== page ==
Ephraim on early days, move to QPR, and eclectic string of managers – Interview
Friday, 9th Oct 2020 09:46 by Clive Whittingham
Part one of our catch up with former QPR winger Hogan Ephraim starts with his time at West Ham but quickly gets into the rapidly rotating, ridiculously varied collection of managers he played for at Loftus Road.
LFW has been conducting written interviews with figures from QPR’s past and present for 16 years and publishing them free-to-view. This year, in addition for the first time, we’re also making the audio from these interviews available to all three tiers of our Patreon subscribers as podcasts as a thank you for your support. Listen to the interview via our Patreon by clicking here or read it for free below…
Did you have an old-school youth team upbringing at West Ham, cleaning the senior pro boots and all of that?
I didn’t actually have to do much of that because Alan Pardew had me in the first team squad when I was 15. The hardest part for me was going into the changing rooms with those men - guys who’d been there and done it. I was a Man Utd fan and you’re there in the changing room with Teddy Sheringham, you don’t want to say anything because you’re starstruck but when you get out onto the pitch you have to lose all of that. It was crazy, you leave school where everybody is on the same page, then you have these massive characters who’ve been round the block, great money and great talent, but you aspire to be at that level. It was a great changing room, it brought you up quickly, we had young guys like Nigel Reo-Coker, Anton Ferdinand, Mark Noble who were great characters and you learn from them. Their characters shone through early so I knew I couldn’t just sit in the corner in the background.
I had my first night out after a play-off semi-final. I had two Sambucas and didn’t know what hit me. I was in a bad place. There was another where we had Wigan and Burnley away in the Championship, Saturday Tuesday, and we stayed up there for Sheringham’s birthday. We were allowed out for the birthday but me, Anton Ferdinand and Mark Noble were on a 1am curfew. I was so upset in that taxi going back to the hotel, it was heart-breaking.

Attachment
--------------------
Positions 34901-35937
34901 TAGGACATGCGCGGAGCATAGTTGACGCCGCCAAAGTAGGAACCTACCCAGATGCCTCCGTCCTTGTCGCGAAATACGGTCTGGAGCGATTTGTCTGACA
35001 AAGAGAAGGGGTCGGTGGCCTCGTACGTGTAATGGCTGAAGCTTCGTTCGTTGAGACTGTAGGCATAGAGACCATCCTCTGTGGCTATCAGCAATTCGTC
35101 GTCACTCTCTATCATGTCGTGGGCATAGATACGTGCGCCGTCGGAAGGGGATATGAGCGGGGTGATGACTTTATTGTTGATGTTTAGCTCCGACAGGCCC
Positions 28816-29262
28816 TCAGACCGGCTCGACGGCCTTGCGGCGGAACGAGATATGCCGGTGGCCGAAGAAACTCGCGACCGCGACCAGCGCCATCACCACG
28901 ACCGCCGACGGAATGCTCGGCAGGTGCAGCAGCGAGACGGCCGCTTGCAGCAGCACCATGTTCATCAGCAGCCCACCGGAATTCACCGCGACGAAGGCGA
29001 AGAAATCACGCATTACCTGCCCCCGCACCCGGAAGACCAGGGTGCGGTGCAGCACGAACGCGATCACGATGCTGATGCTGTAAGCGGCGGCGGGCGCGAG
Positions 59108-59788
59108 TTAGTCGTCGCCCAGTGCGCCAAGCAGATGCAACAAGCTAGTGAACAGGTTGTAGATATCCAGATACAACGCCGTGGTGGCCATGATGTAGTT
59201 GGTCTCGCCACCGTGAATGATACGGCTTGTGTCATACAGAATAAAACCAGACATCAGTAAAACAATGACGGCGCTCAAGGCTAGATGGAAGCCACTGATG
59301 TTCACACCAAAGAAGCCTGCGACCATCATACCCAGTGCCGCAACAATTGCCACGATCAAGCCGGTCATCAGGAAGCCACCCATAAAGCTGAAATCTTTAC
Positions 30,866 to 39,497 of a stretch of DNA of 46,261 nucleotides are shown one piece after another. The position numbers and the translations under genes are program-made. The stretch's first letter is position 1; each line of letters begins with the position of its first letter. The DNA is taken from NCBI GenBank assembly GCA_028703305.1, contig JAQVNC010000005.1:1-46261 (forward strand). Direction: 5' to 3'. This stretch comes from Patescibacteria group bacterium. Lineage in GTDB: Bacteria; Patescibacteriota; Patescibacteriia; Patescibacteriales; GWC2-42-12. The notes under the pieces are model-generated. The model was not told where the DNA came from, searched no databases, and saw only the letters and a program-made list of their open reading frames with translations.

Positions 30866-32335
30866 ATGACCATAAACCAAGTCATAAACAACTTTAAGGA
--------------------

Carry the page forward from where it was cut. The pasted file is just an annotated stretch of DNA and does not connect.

What do you remember of your debut, in the cup at Sheff Wed?
I felt a bit aggrieved with the manager because I’d been on the bench in the Prem 15 to 20 times and as we weren’t going anywhere in the league that year I was thinking just bring me on, give me a game. When it came to Sheff Wed at Hillsborough I think I got the last six minutes or so and it was amazing for me. That and QPR at Everton are the two moments that stand out for me. Every young boy wants to be a professional footballer so just stepping on the pitch whether it goes good or bad I can say that I’ve done it. It was the same at Goodison Park when I made my Premier League debut it was something nobody could take away from me. I don’t remember the game too much, we won 4-2, I was trying all sorts, I wanted to get on Soccer AM. It can’t have gone too well as I didn’t get another appearance.
You then get loaned to Colchester who, weirdly, had a very good Championship team at that point. How did that go?